Honda believes its ability to hit its engine targets in Formula 1 this season has been key to building mutual trust with its new partner Red Bull.
The Japanese manufacturer has been lauded by Red Bull for producing the gains it promised this season, thanks to an aggressive development programme that included three specification upgrades.
Although Honda had initially wanted to start the season with what eventually became the Spec 2 engine, it has hit the schedule it agreed with Red Bull before the winter of 2018/19, and Motorsport.com understands that the engine maker’s performance relative to its rivals is where its Sakura research and development facility targeted by this point.
Honda’s F1 managing director Masashi Yamamoto told Motorsport.com: “We have regular meetings with Red Bull, Christian [Horner] and Helmut [Marko], myself and [Sakura R&D chief Yasuaki] Asaki-san. There we share our plans and the current situation as well, they share their plan and current position.
“The fact it is almost on the schedule as planned is very important because we have mutual trust in each other, which makes the relationship stronger. We are really looking forward to next year.”
Honda avoided setting specific goals for this season, although privately hoped it would help Red Bull achieve better results than the team managed with previous partner Renault.
However, Red Bull motorsport advisor Marko started the year with the intention of winning five races, and neither party achieved their private or public ambitions, despite Max Verstappen winning three grands prix, because of the problems with Pierre Gasly in the first half of the season and Red Bull’s decision to replace him with F1 rookie Alex Albon.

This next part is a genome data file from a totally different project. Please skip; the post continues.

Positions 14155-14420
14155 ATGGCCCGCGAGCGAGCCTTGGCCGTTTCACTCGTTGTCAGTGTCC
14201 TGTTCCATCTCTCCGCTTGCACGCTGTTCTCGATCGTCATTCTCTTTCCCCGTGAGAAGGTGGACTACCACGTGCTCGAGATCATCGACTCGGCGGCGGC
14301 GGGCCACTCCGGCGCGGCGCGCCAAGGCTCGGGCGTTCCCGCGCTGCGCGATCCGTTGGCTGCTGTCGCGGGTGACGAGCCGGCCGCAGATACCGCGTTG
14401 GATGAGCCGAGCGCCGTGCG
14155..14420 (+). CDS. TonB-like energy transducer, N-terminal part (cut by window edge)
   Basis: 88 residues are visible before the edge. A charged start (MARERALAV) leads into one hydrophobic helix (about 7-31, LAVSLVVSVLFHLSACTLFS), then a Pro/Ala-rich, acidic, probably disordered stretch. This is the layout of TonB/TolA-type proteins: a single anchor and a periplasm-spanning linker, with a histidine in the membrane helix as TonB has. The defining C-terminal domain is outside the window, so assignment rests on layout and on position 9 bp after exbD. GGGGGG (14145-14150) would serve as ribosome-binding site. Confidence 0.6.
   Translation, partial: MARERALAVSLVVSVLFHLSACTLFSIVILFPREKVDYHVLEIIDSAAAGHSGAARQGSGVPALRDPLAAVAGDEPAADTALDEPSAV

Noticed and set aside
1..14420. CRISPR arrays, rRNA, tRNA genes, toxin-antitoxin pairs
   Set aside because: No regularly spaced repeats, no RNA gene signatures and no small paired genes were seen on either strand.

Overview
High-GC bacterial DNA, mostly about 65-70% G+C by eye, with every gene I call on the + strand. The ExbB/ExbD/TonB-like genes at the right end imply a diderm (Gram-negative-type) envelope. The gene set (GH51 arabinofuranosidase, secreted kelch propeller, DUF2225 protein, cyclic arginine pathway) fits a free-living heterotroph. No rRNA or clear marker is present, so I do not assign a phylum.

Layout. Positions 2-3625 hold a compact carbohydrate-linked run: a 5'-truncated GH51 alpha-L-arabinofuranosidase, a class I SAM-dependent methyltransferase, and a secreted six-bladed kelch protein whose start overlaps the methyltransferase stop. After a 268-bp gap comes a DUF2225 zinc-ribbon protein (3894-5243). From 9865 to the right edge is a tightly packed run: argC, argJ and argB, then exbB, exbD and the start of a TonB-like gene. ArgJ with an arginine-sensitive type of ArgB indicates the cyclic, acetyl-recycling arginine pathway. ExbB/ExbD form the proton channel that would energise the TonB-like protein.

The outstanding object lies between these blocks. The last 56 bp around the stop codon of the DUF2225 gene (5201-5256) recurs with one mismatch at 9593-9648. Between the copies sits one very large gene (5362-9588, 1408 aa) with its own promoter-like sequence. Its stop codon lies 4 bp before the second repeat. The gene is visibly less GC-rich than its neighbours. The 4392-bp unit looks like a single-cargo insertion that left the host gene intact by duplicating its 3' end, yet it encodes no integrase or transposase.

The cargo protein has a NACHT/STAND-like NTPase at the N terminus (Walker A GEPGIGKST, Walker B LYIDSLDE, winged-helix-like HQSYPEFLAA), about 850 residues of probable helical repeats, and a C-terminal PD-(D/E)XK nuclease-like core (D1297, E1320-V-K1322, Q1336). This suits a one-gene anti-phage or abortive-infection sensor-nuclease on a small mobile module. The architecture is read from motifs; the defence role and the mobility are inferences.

That meant Red Bull’s win count was smaller and its points tally was down by two, but Yamamoto said he was never stressed even when Mercedes had a clear advantage early in the season.
“I know Christian and Helmut, we communicate very well, and I have visited the factory at Red Bull,” he said. “So I trust them.
“I thought that maybe we could win in Monaco, which we couldn’t in the end. However, that didn't give us nerves or anything. We were quite relaxed about the situation. We thought it was going to go well.”
By the end of the season Red Bull and Honda had suffered no race-ending engine problems, meaning Honda defeated its rivals on reliability for the first time.
It also completed more mileage per engine than any other manufacturer, although these successes are qualified by Mercedes and Ferrari using their engines for longer.
“This year we have a big result in terms of power unit development,” added Yamamoto. “As you can see from the race result, reliability is one thing, but the other thing is power. We are quite close to Mercedes, but we are behind.
“This whole year was really good for us. And we are satisfied about that.”